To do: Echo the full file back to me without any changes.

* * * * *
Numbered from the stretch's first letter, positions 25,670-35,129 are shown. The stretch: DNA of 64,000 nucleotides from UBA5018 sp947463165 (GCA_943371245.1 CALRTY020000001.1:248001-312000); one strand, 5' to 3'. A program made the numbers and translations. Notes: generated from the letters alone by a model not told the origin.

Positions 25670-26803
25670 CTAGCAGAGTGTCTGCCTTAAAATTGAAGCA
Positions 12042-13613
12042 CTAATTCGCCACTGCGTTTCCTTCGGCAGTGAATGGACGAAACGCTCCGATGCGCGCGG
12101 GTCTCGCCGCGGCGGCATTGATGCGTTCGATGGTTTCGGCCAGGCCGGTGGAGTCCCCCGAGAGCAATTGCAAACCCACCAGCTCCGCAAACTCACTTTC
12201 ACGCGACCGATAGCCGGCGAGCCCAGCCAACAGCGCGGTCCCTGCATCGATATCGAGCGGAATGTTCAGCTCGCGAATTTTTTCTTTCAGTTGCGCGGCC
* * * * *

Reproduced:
Numbered from the stretch's first letter, positions 25,670-35,129 are shown. The stretch: DNA of 64,000 nucleotides from UBA5018 sp947463165 (GCA_943371245.1 CALRTY020000001.1:248001-312000); one strand, 5' to 3'. A program made the numbers and translations. Notes: generated from the letters alone by a model not told the origin.

Positions 25670-26803
25670 CTAGCAGAGTGTCTGCCTTAAAATTGAAGCA
Positions 12042-13613
12042 CTAATTCGCCACTGCGTTTCCTTCGGCAGTGAATGGACGAAACGCTCCGATGCGCGCGG
12101 GTCTCGCCGCGGCGGCATTGATGCGTTCGATGGTTTCGGCCAGGCCGGTGGAGTCCCCCGAGAGCAATTGCAAACCCACCAGCTCCGCAAACTCACTTTC
12201 ACGCGACCGATAGCCGGCGAGCCCAGCCAACAGCGCGGTCCCTGCATCGATATCGAGCGGAATGTTCAGCTCGCGAATTTTTTCTTTCAGTTGCGCGGCC